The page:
Perhaps it is being used as a temporary point of stability while greater changes are, more peacefully, addressed—but I do not know, and thus cannot say. I only write what I see, and what my current perception of Roman and our previous (Western) ages of history were. But admittedly, I have not researched these myself, and cannot trust this impression. For all I know, it is a rather recent and temporary state, reflected to be tolerable and “always been” through modern media.

Again, further research is needed.

The point of this? Rationally, being looked upon from the view of what I now see to be the sugar-coating of the bitter truth, editing, knowledge, and technique all make sense for greater sales, ease of understanding, and general commercial and (at least claimed) literary success in art. Because, hey, if no-one understands your work, what’s the point of putting it out there, right?!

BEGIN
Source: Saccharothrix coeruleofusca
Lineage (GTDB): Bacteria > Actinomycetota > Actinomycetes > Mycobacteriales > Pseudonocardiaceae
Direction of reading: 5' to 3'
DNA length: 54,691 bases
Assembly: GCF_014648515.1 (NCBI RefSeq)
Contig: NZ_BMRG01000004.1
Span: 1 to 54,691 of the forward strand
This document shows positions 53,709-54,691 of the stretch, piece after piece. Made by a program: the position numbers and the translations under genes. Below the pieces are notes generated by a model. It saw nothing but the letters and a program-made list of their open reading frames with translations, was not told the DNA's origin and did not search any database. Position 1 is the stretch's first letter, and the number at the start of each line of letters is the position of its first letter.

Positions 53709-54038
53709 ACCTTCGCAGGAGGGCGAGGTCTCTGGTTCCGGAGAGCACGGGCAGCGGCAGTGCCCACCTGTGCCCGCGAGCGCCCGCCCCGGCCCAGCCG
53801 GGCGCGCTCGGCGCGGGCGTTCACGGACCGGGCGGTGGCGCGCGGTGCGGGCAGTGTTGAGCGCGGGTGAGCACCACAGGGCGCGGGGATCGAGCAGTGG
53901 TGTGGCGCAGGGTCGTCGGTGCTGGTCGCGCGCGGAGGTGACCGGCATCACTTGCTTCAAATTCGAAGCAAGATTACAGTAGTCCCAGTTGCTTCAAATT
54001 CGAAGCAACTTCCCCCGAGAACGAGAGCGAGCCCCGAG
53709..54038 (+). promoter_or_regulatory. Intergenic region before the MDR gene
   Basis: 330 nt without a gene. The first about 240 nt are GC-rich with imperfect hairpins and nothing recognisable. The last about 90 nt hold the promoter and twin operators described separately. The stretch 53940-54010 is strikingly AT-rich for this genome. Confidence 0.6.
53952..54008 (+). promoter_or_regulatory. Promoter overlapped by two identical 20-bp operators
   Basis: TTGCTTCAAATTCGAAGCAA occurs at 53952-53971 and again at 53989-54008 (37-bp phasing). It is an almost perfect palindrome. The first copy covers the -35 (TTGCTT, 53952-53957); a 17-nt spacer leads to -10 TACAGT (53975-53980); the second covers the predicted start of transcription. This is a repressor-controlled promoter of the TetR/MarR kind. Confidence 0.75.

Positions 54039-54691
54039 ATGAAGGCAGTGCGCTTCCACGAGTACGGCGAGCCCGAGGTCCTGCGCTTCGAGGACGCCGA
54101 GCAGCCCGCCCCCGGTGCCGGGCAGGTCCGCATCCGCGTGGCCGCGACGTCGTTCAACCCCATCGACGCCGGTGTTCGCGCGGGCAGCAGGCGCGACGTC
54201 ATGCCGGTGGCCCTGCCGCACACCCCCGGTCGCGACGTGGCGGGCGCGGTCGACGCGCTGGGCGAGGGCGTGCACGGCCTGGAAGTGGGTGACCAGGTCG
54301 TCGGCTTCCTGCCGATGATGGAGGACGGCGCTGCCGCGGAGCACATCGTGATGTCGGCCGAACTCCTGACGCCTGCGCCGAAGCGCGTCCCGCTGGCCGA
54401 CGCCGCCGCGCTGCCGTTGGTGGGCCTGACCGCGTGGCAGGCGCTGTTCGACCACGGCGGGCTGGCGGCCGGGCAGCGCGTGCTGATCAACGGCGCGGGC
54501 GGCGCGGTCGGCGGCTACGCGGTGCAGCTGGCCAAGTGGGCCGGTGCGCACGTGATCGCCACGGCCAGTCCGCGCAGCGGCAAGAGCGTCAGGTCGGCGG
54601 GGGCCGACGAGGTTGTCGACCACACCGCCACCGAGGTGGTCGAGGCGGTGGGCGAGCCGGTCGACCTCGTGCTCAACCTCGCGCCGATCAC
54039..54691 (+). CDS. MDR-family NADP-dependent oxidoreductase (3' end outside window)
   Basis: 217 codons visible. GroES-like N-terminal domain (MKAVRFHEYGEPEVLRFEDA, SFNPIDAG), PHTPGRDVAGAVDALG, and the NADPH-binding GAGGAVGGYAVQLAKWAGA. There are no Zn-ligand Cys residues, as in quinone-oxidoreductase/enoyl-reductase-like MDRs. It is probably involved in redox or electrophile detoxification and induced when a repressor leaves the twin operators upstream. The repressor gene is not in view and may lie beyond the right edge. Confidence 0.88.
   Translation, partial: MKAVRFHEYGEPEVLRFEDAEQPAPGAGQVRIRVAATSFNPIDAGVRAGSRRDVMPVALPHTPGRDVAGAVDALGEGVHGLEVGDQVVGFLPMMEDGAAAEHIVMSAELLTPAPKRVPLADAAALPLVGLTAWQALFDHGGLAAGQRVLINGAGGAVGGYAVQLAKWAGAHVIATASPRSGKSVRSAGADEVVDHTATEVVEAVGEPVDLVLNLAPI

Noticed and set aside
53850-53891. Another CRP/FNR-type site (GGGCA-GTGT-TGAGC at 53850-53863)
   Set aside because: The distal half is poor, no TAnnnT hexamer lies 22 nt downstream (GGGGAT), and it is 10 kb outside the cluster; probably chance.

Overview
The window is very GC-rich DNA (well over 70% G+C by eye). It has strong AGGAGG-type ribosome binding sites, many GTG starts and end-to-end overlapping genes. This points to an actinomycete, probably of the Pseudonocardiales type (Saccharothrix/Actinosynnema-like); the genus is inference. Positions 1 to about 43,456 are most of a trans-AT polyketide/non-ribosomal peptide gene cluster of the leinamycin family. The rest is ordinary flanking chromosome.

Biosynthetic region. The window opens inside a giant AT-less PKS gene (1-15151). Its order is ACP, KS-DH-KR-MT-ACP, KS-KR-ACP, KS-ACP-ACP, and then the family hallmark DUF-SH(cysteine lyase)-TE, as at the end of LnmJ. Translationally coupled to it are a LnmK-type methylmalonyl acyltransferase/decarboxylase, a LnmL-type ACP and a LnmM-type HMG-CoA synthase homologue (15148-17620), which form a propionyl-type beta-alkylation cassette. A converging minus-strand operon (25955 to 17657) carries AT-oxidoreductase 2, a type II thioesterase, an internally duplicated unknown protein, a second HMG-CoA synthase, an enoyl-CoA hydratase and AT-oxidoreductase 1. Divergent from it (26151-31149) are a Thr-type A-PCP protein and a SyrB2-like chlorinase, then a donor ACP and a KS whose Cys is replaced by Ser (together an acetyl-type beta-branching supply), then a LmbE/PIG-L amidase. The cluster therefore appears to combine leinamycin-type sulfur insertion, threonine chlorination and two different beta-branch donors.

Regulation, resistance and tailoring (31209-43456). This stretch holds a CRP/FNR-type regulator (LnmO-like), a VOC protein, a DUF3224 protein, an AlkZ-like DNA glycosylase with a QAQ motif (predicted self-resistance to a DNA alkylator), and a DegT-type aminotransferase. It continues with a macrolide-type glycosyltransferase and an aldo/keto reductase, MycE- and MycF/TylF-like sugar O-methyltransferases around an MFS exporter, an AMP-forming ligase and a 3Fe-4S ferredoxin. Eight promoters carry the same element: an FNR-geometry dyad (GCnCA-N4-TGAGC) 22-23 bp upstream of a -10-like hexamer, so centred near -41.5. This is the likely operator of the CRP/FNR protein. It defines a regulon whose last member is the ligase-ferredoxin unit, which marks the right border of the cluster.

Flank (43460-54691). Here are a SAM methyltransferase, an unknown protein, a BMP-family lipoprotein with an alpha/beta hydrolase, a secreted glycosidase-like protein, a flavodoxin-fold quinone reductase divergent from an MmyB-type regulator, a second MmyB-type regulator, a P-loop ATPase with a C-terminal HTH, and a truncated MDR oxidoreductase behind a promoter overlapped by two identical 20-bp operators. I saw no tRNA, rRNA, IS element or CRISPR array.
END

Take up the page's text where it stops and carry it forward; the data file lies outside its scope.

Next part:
But now I can see it as nothing other than that; the sugar-coating of what otherwise is a bitter and rather machiavellian truth, in a society who’s control mechanisms haven’t much changed, as even human nature hasn’t. If it has been done in the past, why is it suddenly so exempt now? Is it not the purpose of history to learn from it’s lessons—indeed, all it’s lessons? It is an odd and rather marvellous balance we have achieved through our educational systems to teach so many, and yet we, as masses, remain uneducated, detached, and controlled. We are liberated only insofar that we may function as a productive organ of society, and yet by specialisation remain blind to the greater whole.